Dystopians for an Unstable World

I love talking to booksellers about what is trending and getting their thoughts on it, because they often have incisive commentary based on their years of experience in the trade and interactions with customers. It’s not just that I’m interested in the industry as a whole and I like to know what’s trending and to learn more about why, but that the kinds of books people are reading are also, obviously, a direct reflection on what’s going on for us culturally. Especially with young adult books, which are one way people can process the world around them and come to grips with an environment that can seem new and frightening at times, with shifting sands where their parents might see only stability.

I was recently chatting with Christie Olson Day, owner of the Gallery Bookshop in Mendocino, about dystopians in young adult fiction, and why they continue to be trendy despite cries of ‘I’m so over dystopians’ ringing from corners right and left. Notably, those cries are coming from adults; young adult readers are obviously not over dystopians because they’re still reading them and demanding more, which suggests they are still getting something important out of them. Intriguing that adults think they should be dictating the reading choices of young readers by dismissing a genre as something they’re ‘over,’ eh?

So why do young adults stubbornly keep reading dystopians, against the suggestions that the genre is old and the flash in the pan should have moved on to something else? What is it about the dystopian that keeps people coming back for more, and not just reading books in the genre but watching the film adaptations, reading the comic books, and demanding more and more media with a dystopian bent? Because obviously this is a phenomenon that is not ready to fade yet, and adults need to acknowledge that rather than being condescending to teen readers who are clearly getting something out it.

Christie argues, and I agree, that the continued trend of dystopians actually makes perfect sense in the current sociopolitical climate, and that we should not be at all surprised that they continue to be immensely popular, because they are such a stark reflection of the world teens are currently living in. Of course teens are drawn to books about worlds falling apart, worlds post-collapse, worlds where everything has gone wrong, because all of the evidence around them suggests that the world is going to hell in a handbasket and it’s being driven that way by the older generation, which then leaves the younger with the responsibility for cleaning it up.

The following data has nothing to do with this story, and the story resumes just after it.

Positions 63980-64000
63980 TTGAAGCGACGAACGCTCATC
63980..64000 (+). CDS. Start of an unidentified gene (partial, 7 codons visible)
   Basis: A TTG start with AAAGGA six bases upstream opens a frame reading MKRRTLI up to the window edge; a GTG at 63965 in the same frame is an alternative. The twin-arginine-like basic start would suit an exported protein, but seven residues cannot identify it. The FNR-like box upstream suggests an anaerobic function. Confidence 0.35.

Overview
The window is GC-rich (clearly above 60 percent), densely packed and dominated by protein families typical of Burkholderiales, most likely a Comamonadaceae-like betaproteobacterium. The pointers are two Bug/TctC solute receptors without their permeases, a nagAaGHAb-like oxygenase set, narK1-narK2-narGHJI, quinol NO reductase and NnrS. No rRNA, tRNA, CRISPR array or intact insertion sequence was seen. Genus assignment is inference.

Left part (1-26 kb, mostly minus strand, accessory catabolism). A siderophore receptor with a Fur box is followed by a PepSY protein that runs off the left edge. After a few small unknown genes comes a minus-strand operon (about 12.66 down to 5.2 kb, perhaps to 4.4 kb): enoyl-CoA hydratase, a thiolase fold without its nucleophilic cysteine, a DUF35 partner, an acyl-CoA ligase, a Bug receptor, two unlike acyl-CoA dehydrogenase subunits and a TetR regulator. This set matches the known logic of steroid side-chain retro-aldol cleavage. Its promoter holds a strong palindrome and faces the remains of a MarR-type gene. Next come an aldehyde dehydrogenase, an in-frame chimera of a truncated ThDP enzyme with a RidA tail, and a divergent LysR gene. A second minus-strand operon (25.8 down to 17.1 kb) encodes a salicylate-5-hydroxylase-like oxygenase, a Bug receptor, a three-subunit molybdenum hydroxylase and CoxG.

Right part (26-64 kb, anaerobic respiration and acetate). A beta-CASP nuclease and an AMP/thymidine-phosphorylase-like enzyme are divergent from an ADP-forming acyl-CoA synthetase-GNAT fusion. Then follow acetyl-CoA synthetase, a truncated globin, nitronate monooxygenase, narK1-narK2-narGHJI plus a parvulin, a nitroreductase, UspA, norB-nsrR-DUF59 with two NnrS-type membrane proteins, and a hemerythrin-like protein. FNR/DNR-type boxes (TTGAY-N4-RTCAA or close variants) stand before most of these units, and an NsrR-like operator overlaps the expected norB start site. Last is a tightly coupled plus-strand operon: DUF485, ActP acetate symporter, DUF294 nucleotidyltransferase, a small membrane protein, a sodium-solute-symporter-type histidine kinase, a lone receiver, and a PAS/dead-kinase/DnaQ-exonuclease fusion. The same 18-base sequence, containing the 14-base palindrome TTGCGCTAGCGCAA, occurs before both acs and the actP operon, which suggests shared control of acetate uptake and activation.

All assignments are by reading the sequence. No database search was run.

Sometimes in a dismissive and sharp way—it’s immensely trendy to run features on how the current generation of 20-somethings is whiny and entitled and self-centred, unlike their older and wiser betters, as though we are at fault for the tremendous social collapses of the last few decades. And as though it’s at all reasonable to compare our experiences to those of people who graduated from college in eras when it was possible to do that without significant debt, who lived in eras when it was possible to buy a decent home for under $100,000 in many regions of the country (my own house was bought in 1973 for $25,000), when it was possible to survive as a young adult entering the world.

And young adults and teens have it even worse, informed at every turn that they have it so very good and shouldn’t whine, while being constantly confronted with total social destruction. We’re trashing the environment and we’re boarded a runaway train towards irreversible climate change that could have devastating effects in their lifetimes. Globally, numerous governments are gripped by austerity measures that create harsh living conditions. Racist anti-immigration rhetoric is on the rise in many nations, as is nationalism, which goes hand-in-hand with it. Food resources and water supplies are being crunched thanks to a growing population and lack of planning and coordination.

People are starving, people are dying in the streets, the social welfare system is in a state of collapse, the United States is at perpetual war, politics are divisive and brutal, women’s rights are under assault. Is it any wonder that at least some young adults view their current living conditions as verging on dystopian? And see these imagined worlds as not-too-unreasonable visions of possible futures if we can’t clean up our act as a collective society? Is it any wonder that young adults confronted with a world falling down in tatters around them might possibly want to choose escapist literature that also touches upon the world they live in?

In an era of growing sexual liberation and understanding of civil rights and bodily autonomy, we had books about teens exploring their sexuality, about racial integration, about inclusion and not just tolerance. That made sense for teens wanting to explore the world blooming around them in the 1960s and 1970s. In the 1980s, when a techno-future seemed like a looming and glittering possibility, cyberpunk was born. And now we’re looking at an era where everything seems to have gone belly-up, making it utterly unsurprising that young adult readers are voracious for books in which the worst has happened and the world has fundamentally changed.

Those who decry the dystopian genre and wish to bury it deep below the social consciousness might want to start by addressing the social issues that are feeding the genre. Stabilise the world, and young adults might move on to something new, something that will resonate with them more in a changed world. For now, dystopians strike disturbingly and creepily close to the heart, and that’s why people keep reading them, and loving them, and talking about them. Welcome to the zeitgeist.